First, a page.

Sunday, 21 April 2013

Lack of emotion for the Boston bombing

Violence spreads like a virus. We have seen it with shootings. We have seen it with bombings. It happens all over the world, and the phenomenon is inevitable in the USA as well. There is no point in being shocked.

Anyone here who hasn't heard of the Boston Marathon bombing, please emerge from under your rock and get on the web. The story has spread so far, even the porn sites are probably starting to carry the news now. That is what this column is about.

I'm not going to rehash the details. Some folks got killed, and some got injured and that should be sad and shocking. I have not found those emotions in me. Stop reading now if you suspect you may be offended.

A scan of the social feeds shows complete shock and horror.  I am not sure why. Under almost all circumstances, people are completely indifferent to bloodshed and violence. In this very same week, heaps of people got killed in places like Syria and a place called Bangui. You don't know where Bangui is? Google it.

The deaths in Syria got a bit of coverage. So did Bangui, but less. Then the Boston thing arrived and dominated everything. The range of emotions ran the gamut from shock and anger to social media tears.

I'm pretty sure I know what the difference is. If you are sensitive, you may want to look away now.

The only possible fact can be that the victims in Boston were rated more important than the ones in Syria and Bangui. That in itself speaks volumes. Now lets get real. All victims are human and tragic. No victim should be held above another. Where's the social media coverage on the other bloodied corpses? There should be outrage there as well. Or was Boston just a passing moment of emotional entertainment?

Let's get onto the shock. I had a wonderful opportunity in a late night chat. I won't call it interaction, because I let loose and ran with it. The thoughts came fast. It was more like a soliloquy. Thanks to that person for not shutting me down though.

The directed nature of the shock seems wrong to me. Nobody was shocked by the other incidents, but Boston seemed to get the emotions running high. The suspicion arose that the bloodshed in the other two places was seen as normal, but the one in Boston was seen as an offense to humanity.

I asked myself why there should be shock about Boston in the first place? Why should it be seen as unusual? Taking the event in isolation, I thought about the idea of the betrayal of what is called 'humanity'. That didn't make sense to me. In other places, livestock earn more emotional attachment.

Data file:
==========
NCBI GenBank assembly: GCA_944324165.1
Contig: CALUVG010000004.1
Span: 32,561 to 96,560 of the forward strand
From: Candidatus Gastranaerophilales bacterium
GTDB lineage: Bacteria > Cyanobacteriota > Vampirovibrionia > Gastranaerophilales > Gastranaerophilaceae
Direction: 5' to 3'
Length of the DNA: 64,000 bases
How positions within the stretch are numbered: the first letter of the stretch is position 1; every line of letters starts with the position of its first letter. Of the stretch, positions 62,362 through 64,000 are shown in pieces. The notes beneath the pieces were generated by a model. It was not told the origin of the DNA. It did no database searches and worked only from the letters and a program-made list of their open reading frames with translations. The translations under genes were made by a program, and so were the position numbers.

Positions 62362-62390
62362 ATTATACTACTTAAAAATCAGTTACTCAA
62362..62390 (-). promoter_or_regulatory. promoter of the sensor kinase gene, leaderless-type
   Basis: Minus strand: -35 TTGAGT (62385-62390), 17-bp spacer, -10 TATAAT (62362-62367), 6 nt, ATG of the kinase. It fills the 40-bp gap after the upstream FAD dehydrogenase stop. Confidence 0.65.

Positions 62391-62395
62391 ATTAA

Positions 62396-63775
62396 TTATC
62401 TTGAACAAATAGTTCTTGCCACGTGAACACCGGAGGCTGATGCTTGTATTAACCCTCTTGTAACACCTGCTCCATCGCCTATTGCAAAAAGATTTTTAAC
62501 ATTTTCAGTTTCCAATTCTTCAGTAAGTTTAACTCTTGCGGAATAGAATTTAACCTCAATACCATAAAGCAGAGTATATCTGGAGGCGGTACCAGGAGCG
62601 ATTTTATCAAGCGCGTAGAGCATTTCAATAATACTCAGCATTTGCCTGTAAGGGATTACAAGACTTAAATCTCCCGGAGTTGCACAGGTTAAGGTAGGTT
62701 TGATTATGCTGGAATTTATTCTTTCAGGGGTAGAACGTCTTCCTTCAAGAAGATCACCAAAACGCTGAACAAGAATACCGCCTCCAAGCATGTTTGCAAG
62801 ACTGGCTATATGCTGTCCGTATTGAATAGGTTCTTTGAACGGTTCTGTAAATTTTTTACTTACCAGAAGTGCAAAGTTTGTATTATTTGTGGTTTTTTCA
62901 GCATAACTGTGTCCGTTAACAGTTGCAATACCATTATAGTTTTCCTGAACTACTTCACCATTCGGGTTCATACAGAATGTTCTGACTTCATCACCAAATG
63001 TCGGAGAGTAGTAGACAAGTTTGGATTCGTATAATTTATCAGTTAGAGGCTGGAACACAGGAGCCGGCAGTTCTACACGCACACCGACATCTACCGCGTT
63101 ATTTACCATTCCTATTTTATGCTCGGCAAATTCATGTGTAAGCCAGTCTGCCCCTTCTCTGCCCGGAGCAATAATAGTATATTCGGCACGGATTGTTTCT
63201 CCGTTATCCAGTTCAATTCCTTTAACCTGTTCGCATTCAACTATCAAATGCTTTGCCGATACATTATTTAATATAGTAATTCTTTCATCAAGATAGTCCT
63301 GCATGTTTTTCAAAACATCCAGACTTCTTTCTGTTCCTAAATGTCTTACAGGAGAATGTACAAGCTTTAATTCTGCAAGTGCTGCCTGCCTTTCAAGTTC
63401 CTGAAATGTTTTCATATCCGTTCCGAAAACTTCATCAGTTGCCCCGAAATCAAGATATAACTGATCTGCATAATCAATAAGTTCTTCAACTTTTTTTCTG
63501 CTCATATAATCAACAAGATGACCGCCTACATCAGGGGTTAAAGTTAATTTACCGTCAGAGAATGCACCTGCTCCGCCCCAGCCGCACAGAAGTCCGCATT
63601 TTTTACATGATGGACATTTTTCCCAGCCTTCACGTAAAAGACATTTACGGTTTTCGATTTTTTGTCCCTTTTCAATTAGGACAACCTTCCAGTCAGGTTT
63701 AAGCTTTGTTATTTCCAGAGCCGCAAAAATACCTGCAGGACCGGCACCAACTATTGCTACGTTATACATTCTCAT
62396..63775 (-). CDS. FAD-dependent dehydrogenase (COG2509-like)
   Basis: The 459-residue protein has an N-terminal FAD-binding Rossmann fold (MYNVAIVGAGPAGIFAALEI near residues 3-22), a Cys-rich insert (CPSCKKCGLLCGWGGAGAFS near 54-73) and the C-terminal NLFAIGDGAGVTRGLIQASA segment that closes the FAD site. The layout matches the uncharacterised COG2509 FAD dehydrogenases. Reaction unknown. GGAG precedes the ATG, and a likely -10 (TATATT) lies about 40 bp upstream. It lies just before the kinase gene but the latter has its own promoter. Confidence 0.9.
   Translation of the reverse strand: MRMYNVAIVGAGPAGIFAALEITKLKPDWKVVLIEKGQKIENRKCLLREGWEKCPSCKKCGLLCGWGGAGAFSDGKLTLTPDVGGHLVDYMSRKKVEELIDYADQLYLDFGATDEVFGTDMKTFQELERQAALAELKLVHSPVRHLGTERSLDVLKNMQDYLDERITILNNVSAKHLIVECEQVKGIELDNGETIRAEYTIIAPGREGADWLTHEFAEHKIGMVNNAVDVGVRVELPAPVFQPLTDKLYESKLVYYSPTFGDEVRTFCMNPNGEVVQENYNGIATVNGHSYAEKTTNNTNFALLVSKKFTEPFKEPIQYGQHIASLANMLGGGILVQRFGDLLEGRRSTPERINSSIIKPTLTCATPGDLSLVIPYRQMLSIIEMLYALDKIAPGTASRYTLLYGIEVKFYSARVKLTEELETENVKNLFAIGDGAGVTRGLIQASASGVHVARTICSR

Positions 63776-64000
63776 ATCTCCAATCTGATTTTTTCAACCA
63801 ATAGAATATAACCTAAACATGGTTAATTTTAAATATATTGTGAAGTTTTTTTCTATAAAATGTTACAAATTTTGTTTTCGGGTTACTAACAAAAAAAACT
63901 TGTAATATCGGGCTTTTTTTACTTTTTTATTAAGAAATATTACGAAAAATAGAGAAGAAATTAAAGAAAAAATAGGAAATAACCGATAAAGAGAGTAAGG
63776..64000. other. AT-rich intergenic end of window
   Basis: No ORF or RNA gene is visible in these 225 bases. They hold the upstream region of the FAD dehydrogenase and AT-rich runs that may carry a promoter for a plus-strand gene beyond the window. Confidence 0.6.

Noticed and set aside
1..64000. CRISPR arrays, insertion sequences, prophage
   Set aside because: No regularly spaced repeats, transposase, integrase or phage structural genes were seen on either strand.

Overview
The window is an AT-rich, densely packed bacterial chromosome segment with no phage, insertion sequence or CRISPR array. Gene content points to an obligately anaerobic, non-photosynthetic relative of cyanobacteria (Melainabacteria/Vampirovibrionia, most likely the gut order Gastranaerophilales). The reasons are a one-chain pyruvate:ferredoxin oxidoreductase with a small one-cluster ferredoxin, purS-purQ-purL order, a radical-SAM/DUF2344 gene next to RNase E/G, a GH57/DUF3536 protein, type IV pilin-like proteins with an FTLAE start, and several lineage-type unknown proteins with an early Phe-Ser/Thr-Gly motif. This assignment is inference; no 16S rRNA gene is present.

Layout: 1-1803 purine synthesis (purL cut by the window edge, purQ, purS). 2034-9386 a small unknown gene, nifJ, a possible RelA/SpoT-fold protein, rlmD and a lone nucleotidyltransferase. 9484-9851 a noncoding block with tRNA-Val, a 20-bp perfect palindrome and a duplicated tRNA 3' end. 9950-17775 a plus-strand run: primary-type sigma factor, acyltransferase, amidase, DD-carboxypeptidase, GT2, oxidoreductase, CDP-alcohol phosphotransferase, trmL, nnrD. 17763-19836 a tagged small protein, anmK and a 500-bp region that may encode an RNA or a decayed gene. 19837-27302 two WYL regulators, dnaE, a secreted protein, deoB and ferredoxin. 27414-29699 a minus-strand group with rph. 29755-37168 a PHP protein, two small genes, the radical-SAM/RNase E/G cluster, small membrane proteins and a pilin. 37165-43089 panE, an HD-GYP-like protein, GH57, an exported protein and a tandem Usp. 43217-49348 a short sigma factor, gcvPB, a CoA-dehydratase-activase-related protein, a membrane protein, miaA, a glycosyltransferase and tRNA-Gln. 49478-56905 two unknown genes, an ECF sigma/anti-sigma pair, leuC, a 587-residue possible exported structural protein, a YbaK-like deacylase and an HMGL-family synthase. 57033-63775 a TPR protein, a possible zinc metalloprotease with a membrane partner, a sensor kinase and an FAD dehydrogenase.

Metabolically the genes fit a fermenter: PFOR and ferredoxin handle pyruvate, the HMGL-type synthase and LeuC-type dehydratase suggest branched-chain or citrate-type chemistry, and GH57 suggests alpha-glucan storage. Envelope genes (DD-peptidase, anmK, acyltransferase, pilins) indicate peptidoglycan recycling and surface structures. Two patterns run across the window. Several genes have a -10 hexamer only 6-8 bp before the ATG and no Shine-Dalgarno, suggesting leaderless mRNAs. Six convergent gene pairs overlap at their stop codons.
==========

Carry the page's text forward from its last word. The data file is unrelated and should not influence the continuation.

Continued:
It struck me that the concept of an 'unusual tragedy' has to be questioned. Bloodshed seems as natural as a hurricane, which never gets any major blame personal because it is a weather phenomenon. It just happens, same as mortars raining down in Syria or ethnic conflict in Bangui and a hundred other places.

The concept of humanity does not make sense on a broad scale. In order to be humane, people need to value other people. That has fallen away to a very large degree. In a village, everyone is seen and understood. Everyone has a role, even if it is just the village idiot. In the huge cities of today, in the over-complex and overpopulated world, it is all too easy to forget the value of individuals, to cease noticing or understanding them.

Back in the village, people with different ways are brought into line in a healing process, punished or expelled. In the huge, modern complex, individuals are part of a numbers game. An anomalous individual is a mathematical oddity that can only be seen when the order of the numbers is disturbed. The only way to spot the anomaly faster is to impose a greater degree of uniformity so the anomaly can be identified quicker. That becomes a matter of civil liberty.

Violence spreads like a virus. We have seen it with shootings. We have seen it with bombings. It happens all over the world, and the phenomenon is inevitable in the USA as well. There is no point in being shocked.

Victims are victims, tragedies to their families and friends. Perhaps now, it is time to take a look at how we approach them though. The victims in Boston are no different from those elsewhere. Life needs to be valued equally wherever it is.

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